There is a life-size statue of a girl who has taken a permanent seat on a bench in Buenos Aires. She’s a cute little thing with an ear to ear grin and matching dress and hair bow. Her name is Mafalda.
This cartoon statue was installed in 2009 as a tribute to the beloved Mafalda comic strip created by Joaquín Salvador Lavado Tejón, widely known by his pen name Quino.
Mafalda made her 1964 debut in an Argentine newspaper as a compassionate and inquisitive 6-year-old. She famously loves the Beatles, hates soup, and cares deeply about world peace. Weekly publications showcased Mafalda questioning social ideals and political issues in a humorous and refreshing perspective that comes from observing life as a child sees it.
Many topics featured in the comic strip are still relevant today. The originals are written in Spanish, but we’ve found some in English to share…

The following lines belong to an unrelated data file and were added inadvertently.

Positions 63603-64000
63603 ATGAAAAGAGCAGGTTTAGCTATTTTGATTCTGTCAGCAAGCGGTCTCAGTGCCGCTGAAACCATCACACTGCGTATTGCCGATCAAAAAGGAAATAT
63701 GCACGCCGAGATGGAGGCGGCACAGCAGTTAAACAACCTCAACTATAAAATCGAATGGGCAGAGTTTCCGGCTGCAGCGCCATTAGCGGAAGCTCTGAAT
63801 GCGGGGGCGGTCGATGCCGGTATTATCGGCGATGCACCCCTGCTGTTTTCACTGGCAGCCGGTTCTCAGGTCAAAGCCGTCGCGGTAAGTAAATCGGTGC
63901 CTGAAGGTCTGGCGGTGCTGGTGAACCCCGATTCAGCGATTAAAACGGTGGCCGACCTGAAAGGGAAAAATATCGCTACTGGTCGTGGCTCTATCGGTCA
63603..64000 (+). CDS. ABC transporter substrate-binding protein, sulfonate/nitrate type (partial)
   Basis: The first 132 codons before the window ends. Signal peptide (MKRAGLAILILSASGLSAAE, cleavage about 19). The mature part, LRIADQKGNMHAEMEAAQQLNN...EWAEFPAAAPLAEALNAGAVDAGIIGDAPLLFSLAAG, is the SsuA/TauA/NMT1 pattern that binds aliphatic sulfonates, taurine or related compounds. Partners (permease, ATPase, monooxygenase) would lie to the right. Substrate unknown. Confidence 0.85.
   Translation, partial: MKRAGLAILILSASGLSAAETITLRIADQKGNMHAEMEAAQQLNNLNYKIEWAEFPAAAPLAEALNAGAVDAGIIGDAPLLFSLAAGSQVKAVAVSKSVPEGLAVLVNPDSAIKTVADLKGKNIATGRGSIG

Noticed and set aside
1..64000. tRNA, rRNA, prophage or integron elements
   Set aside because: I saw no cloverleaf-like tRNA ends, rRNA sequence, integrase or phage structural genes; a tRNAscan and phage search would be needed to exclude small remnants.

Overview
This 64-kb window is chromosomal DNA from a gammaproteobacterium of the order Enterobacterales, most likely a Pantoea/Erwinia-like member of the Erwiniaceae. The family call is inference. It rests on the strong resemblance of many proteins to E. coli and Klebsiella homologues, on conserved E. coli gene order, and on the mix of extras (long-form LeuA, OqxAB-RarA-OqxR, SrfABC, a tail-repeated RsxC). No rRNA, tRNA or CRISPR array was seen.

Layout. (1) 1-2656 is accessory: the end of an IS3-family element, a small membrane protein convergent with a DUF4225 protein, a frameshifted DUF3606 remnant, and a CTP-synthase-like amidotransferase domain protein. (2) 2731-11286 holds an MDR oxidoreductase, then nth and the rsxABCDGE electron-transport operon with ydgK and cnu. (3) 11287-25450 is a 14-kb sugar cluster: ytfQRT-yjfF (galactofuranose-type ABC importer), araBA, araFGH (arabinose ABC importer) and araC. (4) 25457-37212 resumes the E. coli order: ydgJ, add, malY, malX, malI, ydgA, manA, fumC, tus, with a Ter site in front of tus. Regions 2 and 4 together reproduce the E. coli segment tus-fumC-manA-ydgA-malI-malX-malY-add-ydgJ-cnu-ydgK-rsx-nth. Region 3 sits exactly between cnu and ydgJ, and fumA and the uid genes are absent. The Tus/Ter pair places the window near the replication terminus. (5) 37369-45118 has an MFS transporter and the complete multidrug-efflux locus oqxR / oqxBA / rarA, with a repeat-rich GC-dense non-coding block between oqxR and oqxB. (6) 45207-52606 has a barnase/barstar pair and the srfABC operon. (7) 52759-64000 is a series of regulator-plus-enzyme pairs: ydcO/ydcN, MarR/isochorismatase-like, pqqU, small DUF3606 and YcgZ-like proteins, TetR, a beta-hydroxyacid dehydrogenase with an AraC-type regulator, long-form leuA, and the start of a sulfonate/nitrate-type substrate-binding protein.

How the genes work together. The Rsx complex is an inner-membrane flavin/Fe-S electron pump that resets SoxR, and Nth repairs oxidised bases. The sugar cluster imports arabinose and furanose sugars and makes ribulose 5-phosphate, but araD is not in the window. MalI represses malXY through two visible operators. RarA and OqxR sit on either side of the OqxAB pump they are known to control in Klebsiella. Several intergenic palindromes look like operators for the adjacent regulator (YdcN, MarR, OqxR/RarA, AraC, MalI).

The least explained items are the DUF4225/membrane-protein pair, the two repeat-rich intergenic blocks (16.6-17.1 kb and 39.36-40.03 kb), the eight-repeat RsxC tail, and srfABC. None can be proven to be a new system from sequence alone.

Mafalda questions the future plans of her friend.
Mafalda considers the difference between the two hemispheres.
Mafalda won the hearts of readers in Argentina and countries throughout Latin America, North America, Europe, and beyond for ten years. Quino stopped drawing the comic strip in 1973 but interest in her lives on today.
Nostalgic fans and younger generations are now exposed to the cultural icon that is Mafalda through other mediums. Original comic strips have been republished in a series of animated books, repurposed for television, and even featured in Mafalda The Movie (1982). Check out Mafalda on Instagram and Facebook.
Find Mafalda in Buenos Aires
The statue of Mafalda is in the same neighborhood of San Telmo where Quino once lived.
She’s sitting on a bench on the corner of streets Chile and Defensa, patiently waiting to take a photo with you.